Get the latest updates as we post them — right on your browser

. Last Updated: 07/27/2016

Electoral Overhaul Nearly Finished

The State Duma on Friday tentatively approved a raft of bills that would prohibit parties from creating electoral blocs, make it easier to ban a party or a candidate from running, and restrict media coverage of elections and referendums.

The Kremlin-sponsored legislation is the final significant effort in President Vladimir Putin's reform of the electoral system, which he has said is needed to fight terrorism and develop democracy.

Political analysts, however, said the bills -- 13 amendments to existing laws -- would hinder opposition parties and deal a blow to democracy.

The legislation, which was approved in a first reading Friday, would ban a party from creating blocs with other parties -- something that small parties have done in the past to pass the mandatory threshold required to win Duma seats.

United Russia, which is controlled by the Kremlin and dominates the State Duma, has faced strong competition from blocs of liberal and leftist parties in regional elections.

Also, in 2003 Duma elections, nationalists won a surprise victory after teaming up to form the Rodina bloc.

In another significant change, a bill was approved that would reduce from 25 percent to 5 percent the number of invalided voters' signatures necessary to disqualify a party or a candidate from a race.

Duma Deputy Speaker Vladimir Pekhtin, of United Russia, defended the amendment during a debate Friday, saying, "How can we talk about fair and honest elections if a quarter of the signatures that voters give to parties are invalid?"

But Communist Deputy Valentin Kuptsov said the proposal would lead to "an even greater arbitrariness" toward candidates and parties that are disliked by the authorities.

Nikolai Petrov, an analyst with the Carnegie Moscow Center, called the amendment "terrible." He said the authorities could prevent candidates or parties from running because they control the police and some elections commissions -- the agencies that verify the signatures.

The amendment provides an alternative that allows candidates and parties to put up a cash deposit instead of collecting signatures.

That option, however, could prompt pro-government rivals with signatures to claim that they have more popular support, Petrov said.

Another amendment approved Friday would raise from Jan. 1 the amount of state funding for parties that have factions in the Duma. The funding would soar from 50 kopeks to 5 rubles for every vote they garnered, Central Elections Commission chief Alexander Veshnyakov told the Duma in presenting the legislation.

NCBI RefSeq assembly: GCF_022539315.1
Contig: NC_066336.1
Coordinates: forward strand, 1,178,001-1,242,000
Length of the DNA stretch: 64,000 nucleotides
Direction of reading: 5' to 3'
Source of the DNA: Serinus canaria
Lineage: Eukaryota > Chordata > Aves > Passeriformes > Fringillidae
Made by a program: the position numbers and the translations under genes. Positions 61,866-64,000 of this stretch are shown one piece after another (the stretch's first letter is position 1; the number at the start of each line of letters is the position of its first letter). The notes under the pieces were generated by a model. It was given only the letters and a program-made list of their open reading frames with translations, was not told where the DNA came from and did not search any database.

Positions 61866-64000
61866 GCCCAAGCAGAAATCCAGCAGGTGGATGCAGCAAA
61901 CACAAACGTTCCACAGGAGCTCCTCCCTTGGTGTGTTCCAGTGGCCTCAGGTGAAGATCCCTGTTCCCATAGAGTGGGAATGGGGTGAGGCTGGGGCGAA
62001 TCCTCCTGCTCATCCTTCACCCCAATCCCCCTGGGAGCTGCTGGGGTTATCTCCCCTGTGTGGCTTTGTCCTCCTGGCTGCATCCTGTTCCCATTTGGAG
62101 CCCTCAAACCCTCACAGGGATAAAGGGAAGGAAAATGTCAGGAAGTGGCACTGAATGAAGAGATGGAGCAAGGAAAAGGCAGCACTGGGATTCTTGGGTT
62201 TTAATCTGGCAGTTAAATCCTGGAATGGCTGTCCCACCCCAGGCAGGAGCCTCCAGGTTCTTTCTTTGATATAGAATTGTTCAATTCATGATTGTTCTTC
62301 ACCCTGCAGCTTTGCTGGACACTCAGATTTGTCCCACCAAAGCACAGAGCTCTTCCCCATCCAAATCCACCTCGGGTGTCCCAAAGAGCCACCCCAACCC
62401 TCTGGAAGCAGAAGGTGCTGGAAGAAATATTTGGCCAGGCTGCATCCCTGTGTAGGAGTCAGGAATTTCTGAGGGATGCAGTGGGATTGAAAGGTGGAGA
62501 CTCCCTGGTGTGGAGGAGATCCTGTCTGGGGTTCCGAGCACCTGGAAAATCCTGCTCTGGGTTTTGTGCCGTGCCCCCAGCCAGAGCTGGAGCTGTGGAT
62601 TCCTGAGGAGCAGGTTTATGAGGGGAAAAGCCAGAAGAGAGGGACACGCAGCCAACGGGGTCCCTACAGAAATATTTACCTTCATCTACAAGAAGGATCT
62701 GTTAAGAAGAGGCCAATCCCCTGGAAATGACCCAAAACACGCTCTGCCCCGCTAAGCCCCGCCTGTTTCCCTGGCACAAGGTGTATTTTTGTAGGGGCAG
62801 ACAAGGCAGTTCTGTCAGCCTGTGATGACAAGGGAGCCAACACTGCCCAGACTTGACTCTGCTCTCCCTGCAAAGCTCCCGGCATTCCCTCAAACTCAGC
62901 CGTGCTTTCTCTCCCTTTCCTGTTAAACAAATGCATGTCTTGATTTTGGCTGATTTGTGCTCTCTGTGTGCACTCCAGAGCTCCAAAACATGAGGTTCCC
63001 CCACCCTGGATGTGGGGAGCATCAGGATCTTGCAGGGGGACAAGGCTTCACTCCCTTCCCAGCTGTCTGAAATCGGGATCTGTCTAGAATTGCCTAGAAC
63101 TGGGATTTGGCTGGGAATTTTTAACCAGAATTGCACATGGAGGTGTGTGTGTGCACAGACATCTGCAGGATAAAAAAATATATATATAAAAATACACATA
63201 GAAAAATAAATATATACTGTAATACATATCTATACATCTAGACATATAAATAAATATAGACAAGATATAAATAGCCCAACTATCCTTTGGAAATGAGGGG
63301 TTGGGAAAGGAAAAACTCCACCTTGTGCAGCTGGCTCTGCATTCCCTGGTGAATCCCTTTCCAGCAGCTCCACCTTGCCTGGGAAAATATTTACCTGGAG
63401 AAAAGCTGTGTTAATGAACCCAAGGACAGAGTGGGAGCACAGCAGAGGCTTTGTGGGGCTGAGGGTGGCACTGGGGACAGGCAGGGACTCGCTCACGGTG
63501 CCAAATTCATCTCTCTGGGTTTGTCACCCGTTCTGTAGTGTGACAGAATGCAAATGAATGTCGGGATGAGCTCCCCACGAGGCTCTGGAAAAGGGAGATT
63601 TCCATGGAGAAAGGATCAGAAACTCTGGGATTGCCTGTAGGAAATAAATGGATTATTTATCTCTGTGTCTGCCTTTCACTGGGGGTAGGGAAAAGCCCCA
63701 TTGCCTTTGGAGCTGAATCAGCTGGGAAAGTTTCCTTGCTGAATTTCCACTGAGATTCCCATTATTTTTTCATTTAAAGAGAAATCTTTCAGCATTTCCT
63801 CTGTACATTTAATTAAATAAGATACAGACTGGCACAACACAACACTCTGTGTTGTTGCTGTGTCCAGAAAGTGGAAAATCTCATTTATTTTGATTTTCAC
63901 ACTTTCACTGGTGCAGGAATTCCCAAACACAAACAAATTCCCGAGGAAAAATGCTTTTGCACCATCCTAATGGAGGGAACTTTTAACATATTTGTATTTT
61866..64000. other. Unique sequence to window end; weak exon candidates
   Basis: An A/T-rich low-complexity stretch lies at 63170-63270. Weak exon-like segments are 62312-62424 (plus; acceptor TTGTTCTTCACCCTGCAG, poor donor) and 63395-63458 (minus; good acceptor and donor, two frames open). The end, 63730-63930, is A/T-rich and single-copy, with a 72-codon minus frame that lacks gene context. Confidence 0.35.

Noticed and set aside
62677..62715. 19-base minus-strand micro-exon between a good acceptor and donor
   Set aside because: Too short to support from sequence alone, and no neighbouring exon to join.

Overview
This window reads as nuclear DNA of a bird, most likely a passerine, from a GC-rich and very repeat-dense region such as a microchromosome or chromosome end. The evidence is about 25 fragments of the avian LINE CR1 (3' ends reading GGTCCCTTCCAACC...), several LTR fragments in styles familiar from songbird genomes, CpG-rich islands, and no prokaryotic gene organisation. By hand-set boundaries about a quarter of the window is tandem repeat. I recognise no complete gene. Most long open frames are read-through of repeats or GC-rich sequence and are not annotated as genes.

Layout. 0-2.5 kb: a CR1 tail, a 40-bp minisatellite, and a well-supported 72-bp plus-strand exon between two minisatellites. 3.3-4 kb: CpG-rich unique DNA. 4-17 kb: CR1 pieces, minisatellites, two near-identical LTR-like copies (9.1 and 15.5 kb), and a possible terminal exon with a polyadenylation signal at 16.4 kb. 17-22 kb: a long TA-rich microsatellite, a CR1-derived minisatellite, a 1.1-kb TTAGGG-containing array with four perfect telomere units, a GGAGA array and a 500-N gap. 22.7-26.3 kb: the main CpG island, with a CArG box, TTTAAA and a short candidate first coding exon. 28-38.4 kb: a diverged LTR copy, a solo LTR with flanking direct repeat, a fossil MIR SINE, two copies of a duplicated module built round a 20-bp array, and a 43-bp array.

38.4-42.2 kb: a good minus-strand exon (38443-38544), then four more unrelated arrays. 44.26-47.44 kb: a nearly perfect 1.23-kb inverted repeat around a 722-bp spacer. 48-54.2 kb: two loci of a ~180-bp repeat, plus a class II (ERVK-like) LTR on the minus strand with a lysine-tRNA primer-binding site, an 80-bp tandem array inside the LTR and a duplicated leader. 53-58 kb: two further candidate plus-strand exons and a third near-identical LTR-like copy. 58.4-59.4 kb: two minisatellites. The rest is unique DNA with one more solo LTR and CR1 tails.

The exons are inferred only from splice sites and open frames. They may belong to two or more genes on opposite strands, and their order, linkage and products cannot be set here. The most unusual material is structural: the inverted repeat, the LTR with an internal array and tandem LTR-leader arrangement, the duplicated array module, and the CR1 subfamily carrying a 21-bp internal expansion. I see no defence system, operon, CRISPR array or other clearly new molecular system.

The change appears to be in line with a law that Putin signed Thursday and which ends the election of independent Duma deputies. "The idea is to raise the fence and allow only the parties that support the authorities [into the Duma]. And once they are there, they will get a larger piece of the pie," Petrov said.

Among the other amendments approved Friday:

• Media organizations would be liable for reprinting or rebroadcasting false or erroneous reports during election campaigns.

The amendment will apply to Article 57 of the law on mass media, which prohibits the prosecution of media organizations and their employees for reprinting articles word for word, even if the information in the articles is erroneous or slanderous.

Andrei Richter, director of the Media Law and Policy Institute, has said the amendment would "infringe on media rights" and warned that regional media might lack resources and staff to double-check all news reports for accuracy.

• A Duma deputy would lose his seat if he switches parties after election. Veshnyakov said, however, that the deputy would not be dismissed if he is expelled by his faction because, for example, he "did not vote the right way."

Pekhtin said the amendment would make parliament more stable and end any behind-the-scenes theatrics by deputies.

• A single date would be set for all regional and municipal elections -- the second Sunday of March. The first Sunday of October would serve as a backup date, apparently for elections that unexpectedly need to be scheduled after a death or resignation.

Veshnyakov said the amendment would not change the timing of the next Duma elections and that they would be held on the first Sunday in December 2007.

Veshnyakov also said that minor amendments were being drafted for the law on presidential elections.

The latest steps toward reforming the electoral system could further stifle dissenting voices and prompt opposition groups to mount street protests -- thus defying Putin's stated goal of greater stability and democracy, Petrov said.

"The Kremlin is pushing itself toward an Orange Revolution," Petrov said, referring to the peaceful uprising in Ukraine late last year that brought pro-Western President Viktor Yushchenko to power. "If the interests of certain groups aren't represented in parliament, the groups will take to the streets."